From Publishers Weekly
Vance splits the difference between Cockney and Aussie in his reading of Carey's tale of art and family. At times, he sounds significantly like Michael Caine in his broad working-class tones, elongating his vowels in an English version of a Southern drawl. For other characters, the Australian in Vance wins out, likely reminding American listeners of Crocodile Dundee or the narrator in those Foster's beer commercials. Vance pulls off both styles admirably in reading Carey's book about two brothers, one a painter and the other a childlike innocent, who are drawn into stealing paintings belonging to the father-in-law of a beautiful stranger. Vance does a credible job of echoing the half-tempo cadences of the impaired Slow Bones, bringing the hurtling pace of his reading to a relative halt each time he wrestles with his dialogue, imitating Slow Bones's thick-tongued efforts to translate thought into speech.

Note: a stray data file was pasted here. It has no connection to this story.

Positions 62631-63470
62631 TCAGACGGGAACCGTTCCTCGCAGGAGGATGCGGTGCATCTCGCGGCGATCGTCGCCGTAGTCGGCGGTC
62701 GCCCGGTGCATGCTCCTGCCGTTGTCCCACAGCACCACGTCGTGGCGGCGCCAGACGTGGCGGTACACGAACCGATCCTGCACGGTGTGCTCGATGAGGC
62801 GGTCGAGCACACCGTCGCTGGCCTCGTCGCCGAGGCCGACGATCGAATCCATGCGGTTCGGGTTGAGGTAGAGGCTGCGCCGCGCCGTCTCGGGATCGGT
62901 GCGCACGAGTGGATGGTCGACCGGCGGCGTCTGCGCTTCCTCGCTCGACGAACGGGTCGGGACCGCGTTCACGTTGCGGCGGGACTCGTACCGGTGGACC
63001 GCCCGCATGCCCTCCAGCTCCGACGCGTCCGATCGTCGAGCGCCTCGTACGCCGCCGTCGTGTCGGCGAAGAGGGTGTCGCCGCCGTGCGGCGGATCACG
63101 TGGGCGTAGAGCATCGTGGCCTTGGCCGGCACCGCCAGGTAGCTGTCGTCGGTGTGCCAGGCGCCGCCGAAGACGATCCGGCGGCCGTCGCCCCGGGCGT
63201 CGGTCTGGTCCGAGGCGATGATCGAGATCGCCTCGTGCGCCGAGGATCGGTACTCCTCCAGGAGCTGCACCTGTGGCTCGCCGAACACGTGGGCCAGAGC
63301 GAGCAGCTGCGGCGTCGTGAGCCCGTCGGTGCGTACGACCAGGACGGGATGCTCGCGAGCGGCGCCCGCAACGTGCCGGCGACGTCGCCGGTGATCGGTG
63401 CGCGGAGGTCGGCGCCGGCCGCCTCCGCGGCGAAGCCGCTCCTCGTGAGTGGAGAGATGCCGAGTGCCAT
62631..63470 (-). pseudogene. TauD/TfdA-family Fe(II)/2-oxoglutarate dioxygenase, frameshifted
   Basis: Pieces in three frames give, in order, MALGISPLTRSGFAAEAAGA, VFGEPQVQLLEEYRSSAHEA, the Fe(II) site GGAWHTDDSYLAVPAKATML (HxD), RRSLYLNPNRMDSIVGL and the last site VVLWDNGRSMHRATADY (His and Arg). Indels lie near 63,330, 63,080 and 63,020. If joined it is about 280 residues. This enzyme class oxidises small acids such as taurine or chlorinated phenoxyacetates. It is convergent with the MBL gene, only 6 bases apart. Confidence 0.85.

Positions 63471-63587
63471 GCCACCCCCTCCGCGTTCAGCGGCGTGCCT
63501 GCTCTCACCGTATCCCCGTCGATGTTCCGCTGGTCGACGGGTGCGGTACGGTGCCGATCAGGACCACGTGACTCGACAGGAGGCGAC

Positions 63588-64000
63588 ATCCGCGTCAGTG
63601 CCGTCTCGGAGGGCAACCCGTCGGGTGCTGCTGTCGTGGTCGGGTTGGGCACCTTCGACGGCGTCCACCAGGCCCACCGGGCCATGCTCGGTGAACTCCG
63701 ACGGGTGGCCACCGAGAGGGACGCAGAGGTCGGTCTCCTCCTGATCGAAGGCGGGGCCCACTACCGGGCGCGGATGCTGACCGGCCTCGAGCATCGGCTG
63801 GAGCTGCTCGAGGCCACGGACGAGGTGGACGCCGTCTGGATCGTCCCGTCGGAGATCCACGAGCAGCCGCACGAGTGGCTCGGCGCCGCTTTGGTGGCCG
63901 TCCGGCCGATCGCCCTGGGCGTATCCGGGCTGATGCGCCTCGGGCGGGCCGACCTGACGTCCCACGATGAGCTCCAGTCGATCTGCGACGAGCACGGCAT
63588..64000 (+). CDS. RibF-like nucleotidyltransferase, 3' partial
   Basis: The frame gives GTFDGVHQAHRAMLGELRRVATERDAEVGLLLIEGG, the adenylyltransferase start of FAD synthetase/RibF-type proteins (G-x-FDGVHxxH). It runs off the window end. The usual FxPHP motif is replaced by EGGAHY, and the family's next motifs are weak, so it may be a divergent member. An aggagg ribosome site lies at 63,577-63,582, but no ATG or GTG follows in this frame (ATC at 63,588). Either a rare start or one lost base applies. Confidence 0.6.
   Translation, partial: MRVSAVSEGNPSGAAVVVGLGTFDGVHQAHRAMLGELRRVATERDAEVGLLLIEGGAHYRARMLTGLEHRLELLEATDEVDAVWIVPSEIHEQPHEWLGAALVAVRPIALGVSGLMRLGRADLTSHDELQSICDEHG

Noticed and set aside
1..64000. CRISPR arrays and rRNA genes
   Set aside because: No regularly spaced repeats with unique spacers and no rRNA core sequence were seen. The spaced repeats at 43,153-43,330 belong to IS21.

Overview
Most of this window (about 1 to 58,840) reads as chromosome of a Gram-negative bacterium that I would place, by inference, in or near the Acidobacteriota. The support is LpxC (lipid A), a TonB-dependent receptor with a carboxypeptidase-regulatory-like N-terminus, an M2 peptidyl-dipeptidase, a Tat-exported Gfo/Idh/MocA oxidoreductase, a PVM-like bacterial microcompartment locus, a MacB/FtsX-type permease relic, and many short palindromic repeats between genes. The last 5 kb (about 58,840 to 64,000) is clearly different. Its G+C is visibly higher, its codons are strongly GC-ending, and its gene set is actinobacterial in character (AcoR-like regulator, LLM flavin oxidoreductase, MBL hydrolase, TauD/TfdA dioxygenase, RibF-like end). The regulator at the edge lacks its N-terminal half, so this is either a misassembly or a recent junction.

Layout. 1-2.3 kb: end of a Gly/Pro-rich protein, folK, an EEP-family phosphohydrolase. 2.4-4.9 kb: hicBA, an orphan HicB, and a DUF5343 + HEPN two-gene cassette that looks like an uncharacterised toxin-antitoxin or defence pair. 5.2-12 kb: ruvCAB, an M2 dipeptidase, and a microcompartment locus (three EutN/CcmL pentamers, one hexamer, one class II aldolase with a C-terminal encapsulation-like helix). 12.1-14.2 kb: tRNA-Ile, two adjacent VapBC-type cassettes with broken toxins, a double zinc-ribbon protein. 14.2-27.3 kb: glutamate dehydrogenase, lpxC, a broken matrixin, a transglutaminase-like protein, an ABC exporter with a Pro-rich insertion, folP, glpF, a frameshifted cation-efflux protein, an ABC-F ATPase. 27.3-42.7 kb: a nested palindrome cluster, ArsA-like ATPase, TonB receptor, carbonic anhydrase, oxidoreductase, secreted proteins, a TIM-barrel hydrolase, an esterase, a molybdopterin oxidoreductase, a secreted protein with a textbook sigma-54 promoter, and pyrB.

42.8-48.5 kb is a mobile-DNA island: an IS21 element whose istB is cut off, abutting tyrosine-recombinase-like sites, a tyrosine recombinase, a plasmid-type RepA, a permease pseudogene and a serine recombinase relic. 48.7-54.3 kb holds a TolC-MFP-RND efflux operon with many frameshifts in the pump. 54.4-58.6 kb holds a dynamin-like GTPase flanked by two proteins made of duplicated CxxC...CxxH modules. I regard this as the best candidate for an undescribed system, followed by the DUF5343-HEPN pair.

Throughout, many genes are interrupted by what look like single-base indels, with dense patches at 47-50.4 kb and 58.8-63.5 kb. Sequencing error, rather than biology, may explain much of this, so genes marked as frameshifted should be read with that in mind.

Copyright © Reed Business Information, a division of Reed Elsevier Inc. All rights reserved.
--This text refers to the
While it may not reach the aesthetic heights of his Booker Prize?winning novels Oscar and Lucinda
and The True History of the Kelly Gang
, Peter Carey's new work is no fraud. His masterful use of voice is present here in the alternating (if unreliable) narration of Michael and his brother Hugh. For all the accomplished circuitousness of his plot and "jewel-encrusted prose" (Esquire
), especially that focused on the painting process, the real strength of the novel lies in the relationship between the Boone brothers. In fact, many reviewers feel the thriller premise distracts Carey from his strengths.
Copyright © 2004 Phillips & Nelson Media, Inc.
--This text refers to an out of print or unavailable edition of this title.